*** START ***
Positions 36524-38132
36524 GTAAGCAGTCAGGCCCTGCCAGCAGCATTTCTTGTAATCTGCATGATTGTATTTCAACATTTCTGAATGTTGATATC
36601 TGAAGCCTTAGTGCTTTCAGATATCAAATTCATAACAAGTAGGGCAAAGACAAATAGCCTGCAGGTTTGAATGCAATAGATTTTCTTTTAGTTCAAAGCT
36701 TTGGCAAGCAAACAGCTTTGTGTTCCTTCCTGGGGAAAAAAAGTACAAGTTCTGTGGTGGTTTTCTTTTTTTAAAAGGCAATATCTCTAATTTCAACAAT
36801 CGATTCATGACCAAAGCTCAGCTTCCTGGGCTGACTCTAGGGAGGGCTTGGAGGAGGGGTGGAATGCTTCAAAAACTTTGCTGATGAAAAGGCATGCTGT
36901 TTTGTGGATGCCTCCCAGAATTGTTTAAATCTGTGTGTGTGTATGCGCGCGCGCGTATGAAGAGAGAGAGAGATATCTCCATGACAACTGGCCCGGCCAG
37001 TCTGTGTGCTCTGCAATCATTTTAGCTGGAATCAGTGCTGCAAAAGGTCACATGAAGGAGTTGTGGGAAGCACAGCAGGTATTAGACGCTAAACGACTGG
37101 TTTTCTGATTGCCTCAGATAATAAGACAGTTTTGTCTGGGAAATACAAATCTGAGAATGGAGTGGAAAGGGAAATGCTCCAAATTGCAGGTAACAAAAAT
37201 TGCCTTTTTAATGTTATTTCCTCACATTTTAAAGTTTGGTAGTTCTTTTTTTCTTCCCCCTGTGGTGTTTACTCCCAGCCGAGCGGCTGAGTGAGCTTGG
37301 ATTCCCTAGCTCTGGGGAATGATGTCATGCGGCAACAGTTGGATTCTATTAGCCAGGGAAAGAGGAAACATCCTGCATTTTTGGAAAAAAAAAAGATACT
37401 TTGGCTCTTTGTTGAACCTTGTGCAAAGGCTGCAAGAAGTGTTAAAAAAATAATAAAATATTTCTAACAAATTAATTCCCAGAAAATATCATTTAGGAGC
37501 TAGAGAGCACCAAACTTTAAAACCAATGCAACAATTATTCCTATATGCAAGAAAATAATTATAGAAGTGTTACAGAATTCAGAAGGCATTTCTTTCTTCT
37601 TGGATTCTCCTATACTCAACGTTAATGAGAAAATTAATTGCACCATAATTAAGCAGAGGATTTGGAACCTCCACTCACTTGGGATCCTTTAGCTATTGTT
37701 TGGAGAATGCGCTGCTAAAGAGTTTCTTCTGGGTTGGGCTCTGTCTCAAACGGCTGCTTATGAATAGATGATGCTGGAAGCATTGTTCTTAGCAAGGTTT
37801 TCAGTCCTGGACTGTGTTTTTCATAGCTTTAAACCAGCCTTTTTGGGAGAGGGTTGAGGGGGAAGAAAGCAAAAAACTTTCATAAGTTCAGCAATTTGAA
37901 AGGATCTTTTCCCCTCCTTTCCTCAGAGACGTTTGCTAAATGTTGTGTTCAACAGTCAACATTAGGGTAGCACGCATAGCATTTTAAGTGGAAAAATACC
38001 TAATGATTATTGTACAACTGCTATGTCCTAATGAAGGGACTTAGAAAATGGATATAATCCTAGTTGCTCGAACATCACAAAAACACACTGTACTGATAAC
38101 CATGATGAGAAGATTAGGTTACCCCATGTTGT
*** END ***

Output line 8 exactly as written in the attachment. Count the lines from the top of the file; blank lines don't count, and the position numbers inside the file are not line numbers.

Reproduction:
37101 TTTTCTGATTGCCTCAGATAATAAGACAGTTTTGTCTGGGAAATACAAATCTGAGAATGGAGTGGAAAGGGAAATGCTCCAAATTGCAGGTAACAAAAAT